Once the bulk of the British troops moved from the Boston area to New York (York City), the troops numbered around thirty five thousand.

From shipping docks on the Thames River, mainly from the New London side, the colonists constantly launched Privateers to intercept and loot British supply ships. These were mainly legal (as far as colonists were concerned) pirate ships and a huge nuisance to the British. The colonists successfully captured the HMS Hannah (a British supply ship) and brought it to New London. The British wanted to stop this activity in New London as it severely limited their fighting capabilities.

The British would retaliate by attacking smaller more vulnerable Connecticut coastal towns. Stonington was one, but they fought back fiercely and the British left. Stonington was the only town in the country to be attacked in both the Revolutionary and the War of 1812 by the British.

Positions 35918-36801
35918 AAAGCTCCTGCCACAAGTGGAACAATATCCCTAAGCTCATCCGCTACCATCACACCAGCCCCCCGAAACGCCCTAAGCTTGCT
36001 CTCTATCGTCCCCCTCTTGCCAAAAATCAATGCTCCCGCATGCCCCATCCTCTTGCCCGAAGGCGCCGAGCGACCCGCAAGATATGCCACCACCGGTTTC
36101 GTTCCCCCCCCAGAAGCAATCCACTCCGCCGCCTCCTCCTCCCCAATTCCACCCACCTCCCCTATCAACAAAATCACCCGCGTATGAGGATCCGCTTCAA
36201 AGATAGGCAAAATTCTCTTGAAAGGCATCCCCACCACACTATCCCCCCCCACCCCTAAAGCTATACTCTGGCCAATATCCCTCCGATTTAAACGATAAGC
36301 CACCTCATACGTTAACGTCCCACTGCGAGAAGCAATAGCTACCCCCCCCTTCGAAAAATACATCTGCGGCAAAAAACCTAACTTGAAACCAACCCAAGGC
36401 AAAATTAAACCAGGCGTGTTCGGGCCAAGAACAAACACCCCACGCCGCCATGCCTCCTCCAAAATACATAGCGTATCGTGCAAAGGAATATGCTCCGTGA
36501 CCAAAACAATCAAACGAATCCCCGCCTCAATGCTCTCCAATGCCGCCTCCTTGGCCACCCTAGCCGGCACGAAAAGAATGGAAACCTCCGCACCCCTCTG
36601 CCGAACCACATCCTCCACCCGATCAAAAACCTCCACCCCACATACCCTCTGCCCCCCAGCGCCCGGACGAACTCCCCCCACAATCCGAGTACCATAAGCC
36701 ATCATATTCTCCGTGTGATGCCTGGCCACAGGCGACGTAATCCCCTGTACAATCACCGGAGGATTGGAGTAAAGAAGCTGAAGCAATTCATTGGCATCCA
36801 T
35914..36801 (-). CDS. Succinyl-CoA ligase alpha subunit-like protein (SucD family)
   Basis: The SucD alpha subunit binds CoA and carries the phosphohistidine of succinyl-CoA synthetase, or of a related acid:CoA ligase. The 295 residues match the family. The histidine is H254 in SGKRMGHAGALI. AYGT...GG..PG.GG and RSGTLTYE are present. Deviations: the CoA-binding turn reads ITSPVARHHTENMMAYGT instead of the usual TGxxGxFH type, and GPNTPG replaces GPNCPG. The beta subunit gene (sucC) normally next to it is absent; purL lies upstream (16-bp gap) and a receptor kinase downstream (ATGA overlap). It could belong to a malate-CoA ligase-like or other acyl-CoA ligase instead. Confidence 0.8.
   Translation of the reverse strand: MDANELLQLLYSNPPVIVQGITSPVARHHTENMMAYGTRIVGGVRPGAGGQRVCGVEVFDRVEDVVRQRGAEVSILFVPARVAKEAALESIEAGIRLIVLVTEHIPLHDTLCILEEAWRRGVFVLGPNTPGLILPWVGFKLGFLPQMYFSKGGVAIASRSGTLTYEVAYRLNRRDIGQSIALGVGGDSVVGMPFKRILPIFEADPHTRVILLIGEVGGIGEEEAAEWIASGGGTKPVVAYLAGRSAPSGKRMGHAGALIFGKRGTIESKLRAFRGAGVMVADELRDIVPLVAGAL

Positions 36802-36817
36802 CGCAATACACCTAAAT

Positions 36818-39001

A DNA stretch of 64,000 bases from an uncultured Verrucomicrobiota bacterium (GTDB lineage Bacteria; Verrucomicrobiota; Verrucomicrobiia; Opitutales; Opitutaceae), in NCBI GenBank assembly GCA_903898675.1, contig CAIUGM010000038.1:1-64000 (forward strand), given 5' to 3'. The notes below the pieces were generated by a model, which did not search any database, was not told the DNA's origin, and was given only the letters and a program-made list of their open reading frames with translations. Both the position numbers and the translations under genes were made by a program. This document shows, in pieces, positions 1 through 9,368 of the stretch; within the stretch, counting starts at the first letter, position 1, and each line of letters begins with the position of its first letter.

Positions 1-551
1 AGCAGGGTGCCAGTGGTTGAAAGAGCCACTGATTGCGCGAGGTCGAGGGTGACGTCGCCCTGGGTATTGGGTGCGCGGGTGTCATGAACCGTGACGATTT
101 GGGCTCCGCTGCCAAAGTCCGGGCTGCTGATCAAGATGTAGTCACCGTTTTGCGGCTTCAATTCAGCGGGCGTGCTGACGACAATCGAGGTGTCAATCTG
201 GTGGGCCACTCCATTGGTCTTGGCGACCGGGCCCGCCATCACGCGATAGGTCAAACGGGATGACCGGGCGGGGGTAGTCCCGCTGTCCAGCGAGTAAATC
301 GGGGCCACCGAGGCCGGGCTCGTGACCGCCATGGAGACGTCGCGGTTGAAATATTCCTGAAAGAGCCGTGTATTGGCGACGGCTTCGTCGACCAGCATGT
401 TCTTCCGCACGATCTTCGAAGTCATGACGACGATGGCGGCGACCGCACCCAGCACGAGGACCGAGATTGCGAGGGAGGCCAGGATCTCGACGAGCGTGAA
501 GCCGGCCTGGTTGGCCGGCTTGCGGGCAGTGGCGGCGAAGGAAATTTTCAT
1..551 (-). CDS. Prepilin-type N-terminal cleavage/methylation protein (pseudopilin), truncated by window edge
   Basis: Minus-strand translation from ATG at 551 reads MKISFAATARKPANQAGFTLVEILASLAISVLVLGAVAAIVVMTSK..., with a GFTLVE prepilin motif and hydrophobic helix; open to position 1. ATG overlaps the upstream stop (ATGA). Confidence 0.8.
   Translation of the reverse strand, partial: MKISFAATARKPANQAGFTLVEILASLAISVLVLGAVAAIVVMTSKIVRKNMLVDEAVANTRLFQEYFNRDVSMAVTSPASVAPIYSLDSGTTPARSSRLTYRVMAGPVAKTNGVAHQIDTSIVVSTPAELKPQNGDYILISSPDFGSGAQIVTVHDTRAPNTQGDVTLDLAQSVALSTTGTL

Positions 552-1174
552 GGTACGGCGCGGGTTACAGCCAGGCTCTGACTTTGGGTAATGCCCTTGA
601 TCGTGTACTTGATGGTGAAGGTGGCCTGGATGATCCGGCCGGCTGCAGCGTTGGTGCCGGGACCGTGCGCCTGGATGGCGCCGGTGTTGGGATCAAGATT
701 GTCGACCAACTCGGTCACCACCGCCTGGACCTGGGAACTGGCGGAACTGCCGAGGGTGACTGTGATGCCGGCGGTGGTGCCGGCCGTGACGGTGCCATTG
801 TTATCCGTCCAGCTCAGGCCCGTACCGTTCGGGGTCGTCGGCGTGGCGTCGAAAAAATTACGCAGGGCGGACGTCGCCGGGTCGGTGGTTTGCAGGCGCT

But most towns gave up after a couple cannon fires from British ships and would supply the British with food and other needed supplies.



Benedict Arnold - Click photo to learn more

Benedict Arnold was a traitor, born in nearby Norwich, Connecticut, who defected to the British in West Point, New York in 1780. The fact he was a turncoat made him hated by the colonists and Washington wanted him hanged. He wasn’t trusted by the British either because he had already proven to be a traitor. During his time with the Continental Army, he was wounded in his left leg twice. Colonist would say to cut off his left leg and bury it with honors, and hang the rest of him.